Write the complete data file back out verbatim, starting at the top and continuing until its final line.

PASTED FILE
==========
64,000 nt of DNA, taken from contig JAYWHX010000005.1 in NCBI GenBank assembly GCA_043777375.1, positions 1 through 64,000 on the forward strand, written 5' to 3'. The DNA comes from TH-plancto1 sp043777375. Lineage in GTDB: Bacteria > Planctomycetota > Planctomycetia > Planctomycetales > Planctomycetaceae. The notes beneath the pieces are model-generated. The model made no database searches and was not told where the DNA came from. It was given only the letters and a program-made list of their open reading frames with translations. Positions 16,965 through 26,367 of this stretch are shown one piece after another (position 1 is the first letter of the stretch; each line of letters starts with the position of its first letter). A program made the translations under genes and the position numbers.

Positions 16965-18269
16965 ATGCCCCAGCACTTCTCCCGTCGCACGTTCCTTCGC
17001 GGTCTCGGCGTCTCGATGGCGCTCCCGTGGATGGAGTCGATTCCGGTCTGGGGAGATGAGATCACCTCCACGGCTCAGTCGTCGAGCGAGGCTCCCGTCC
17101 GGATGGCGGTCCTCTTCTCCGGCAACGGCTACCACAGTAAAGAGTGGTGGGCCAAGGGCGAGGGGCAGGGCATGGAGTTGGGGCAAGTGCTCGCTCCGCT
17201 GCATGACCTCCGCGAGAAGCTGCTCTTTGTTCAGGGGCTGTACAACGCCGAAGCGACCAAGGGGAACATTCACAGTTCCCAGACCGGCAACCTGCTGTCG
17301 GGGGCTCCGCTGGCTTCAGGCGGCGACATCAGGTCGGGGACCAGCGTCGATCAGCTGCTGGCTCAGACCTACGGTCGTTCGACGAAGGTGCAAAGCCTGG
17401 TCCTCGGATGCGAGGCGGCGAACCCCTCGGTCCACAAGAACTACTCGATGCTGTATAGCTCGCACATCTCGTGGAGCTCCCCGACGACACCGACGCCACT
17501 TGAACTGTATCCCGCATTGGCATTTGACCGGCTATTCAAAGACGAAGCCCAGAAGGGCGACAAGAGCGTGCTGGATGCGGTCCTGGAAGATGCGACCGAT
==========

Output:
64,000 nt of DNA, taken from contig JAYWHX010000005.1 in NCBI GenBank assembly GCA_043777375.1, positions 1 through 64,000 on the forward strand, written 5' to 3'. The DNA comes from TH-plancto1 sp043777375. Lineage in GTDB: Bacteria > Planctomycetota > Planctomycetia > Planctomycetales > Planctomycetaceae. The notes beneath the pieces are model-generated. The model made no database searches and was not told where the DNA came from. It was given only the letters and a program-made list of their open reading frames with translations. Positions 16,965 through 26,367 of this stretch are shown one piece after another (position 1 is the first letter of the stretch; each line of letters starts with the position of its first letter). A program made the translations under genes and the position numbers.

Positions 16965-18269
16965 ATGCCCCAGCACTTCTCCCGTCGCACGTTCCTTCGC
17001 GGTCTCGGCGTCTCGATGGCGCTCCCGTGGATGGAGTCGATTCCGGTCTGGGGAGATGAGATCACCTCCACGGCTCAGTCGTCGAGCGAGGCTCCCGTCC
17101 GGATGGCGGTCCTCTTCTCCGGCAACGGCTACCACAGTAAAGAGTGGTGGGCCAAGGGCGAGGGGCAGGGCATGGAGTTGGGGCAAGTGCTCGCTCCGCT
17201 GCATGACCTCCGCGAGAAGCTGCTCTTTGTTCAGGGGCTGTACAACGCCGAAGCGACCAAGGGGAACATTCACAGTTCCCAGACCGGCAACCTGCTGTCG
17301 GGGGCTCCGCTGGCTTCAGGCGGCGACATCAGGTCGGGGACCAGCGTCGATCAGCTGCTGGCTCAGACCTACGGTCGTTCGACGAAGGTGCAAAGCCTGG
17401 TCCTCGGATGCGAGGCGGCGAACCCCTCGGTCCACAAGAACTACTCGATGCTGTATAGCTCGCACATCTCGTGGAGCTCCCCGACGACACCGACGCCACT
17501 TGAACTGTATCCCGCATTGGCATTTGACCGGCTATTCAAAGACGAAGCCCAGAAGGGCGACAAGAGCGTGCTGGATGCGGTCCTGGAAGATGCGACCGAT